|Titouan Parcollet (LIA (EA 4128), France), Mirco Ravanelli (Mila, Canada)|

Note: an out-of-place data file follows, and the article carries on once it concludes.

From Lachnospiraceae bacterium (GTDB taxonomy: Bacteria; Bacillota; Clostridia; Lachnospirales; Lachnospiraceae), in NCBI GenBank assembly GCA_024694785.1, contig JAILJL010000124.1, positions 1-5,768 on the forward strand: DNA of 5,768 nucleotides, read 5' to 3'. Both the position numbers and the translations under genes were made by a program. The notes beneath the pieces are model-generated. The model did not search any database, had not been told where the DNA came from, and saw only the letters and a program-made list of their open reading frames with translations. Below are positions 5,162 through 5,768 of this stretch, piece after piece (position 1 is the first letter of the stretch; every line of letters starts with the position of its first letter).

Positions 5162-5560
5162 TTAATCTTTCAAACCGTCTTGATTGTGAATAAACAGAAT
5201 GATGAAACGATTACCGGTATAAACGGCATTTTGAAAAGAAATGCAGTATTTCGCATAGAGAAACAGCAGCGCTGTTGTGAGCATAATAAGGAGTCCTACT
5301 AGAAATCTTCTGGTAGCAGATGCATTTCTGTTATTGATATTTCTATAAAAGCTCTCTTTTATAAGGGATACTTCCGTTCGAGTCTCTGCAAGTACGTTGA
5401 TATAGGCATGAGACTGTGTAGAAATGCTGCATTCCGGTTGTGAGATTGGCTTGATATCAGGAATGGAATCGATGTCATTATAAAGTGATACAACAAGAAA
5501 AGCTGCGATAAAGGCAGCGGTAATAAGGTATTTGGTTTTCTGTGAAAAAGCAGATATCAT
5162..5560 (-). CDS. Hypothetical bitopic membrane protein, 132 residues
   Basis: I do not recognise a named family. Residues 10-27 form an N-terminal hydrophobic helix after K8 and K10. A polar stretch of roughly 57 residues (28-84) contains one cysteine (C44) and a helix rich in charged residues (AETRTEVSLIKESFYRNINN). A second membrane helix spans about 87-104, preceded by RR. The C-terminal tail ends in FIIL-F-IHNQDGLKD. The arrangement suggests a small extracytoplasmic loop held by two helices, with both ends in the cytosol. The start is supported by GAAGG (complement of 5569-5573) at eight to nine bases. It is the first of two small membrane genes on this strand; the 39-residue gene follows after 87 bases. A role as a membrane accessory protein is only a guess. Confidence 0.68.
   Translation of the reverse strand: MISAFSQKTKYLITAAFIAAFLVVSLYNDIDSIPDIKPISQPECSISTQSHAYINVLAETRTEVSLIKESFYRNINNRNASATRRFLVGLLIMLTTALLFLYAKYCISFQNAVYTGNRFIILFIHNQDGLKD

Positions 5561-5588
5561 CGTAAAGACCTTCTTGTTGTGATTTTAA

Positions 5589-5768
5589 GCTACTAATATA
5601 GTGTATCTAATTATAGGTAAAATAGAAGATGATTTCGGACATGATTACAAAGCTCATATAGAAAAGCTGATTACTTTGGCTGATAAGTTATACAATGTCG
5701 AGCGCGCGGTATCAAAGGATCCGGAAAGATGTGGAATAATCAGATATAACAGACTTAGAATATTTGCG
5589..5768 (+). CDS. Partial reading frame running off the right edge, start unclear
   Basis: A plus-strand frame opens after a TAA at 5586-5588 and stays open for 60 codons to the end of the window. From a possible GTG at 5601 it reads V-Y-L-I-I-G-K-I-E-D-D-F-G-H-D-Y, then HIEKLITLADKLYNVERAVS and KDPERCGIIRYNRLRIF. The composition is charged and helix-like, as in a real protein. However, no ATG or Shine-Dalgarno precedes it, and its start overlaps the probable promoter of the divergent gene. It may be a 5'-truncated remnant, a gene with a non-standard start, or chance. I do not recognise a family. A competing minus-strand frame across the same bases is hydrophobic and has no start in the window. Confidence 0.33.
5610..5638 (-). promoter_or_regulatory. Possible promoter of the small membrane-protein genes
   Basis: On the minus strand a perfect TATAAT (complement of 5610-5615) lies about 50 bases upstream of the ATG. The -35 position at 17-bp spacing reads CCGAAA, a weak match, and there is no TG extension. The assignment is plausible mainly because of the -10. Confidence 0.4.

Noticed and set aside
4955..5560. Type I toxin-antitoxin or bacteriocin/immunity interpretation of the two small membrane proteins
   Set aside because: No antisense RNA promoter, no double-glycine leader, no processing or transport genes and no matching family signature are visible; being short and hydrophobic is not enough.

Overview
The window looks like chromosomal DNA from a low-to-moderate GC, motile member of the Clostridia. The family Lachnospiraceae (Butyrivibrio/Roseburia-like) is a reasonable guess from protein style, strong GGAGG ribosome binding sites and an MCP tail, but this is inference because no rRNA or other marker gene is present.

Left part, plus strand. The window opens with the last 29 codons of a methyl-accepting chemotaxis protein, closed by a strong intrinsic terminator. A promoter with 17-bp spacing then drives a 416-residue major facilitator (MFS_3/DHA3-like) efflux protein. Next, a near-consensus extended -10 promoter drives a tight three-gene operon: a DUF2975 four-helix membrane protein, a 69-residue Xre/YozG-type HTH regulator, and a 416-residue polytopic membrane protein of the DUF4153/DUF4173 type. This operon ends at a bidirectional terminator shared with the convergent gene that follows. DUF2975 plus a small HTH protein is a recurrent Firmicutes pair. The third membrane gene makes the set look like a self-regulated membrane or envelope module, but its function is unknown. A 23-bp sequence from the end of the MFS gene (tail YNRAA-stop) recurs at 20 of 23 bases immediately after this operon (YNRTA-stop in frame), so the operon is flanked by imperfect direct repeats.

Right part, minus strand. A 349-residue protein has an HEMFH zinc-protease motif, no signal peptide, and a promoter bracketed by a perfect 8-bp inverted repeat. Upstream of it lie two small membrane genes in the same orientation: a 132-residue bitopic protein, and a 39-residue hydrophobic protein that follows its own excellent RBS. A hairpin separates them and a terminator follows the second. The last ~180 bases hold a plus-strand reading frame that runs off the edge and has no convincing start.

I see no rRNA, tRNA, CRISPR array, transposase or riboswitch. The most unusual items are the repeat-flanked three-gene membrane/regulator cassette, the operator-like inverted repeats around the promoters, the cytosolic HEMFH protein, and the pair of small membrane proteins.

Deep learning contributes to reaching higher levels of artificial intelligence. Due to its pervasive adoption, however, growing concerns on the environmental impact of this technology have been raised. In particular, the energy consumed at training and inference time by modern neural networks is far from being negligible and will increase even further due to the deployment of ever larger models. This work investigates for the first time the carbon cost of end-to-end automatic speech recognition (ASR). First, it quantifies the amount of CO₂ emitted while training state-of-the-art (SOTA) ASR systems on a university-scale cluster. Then, it shows that a tiny performance improvement comes at an extremely high carbon cost. For instance, the conducted experiments reveal that a SOTA Transformer emits 50% of its total training released CO₂ solely to achieve a final decrease of 0.3 of the word error rate. With this study, we hope to raise awareness on this crucial topic and we provide guidelines, insights, and estimates enabling researchers to better assess the environmental impact of training speech technologies.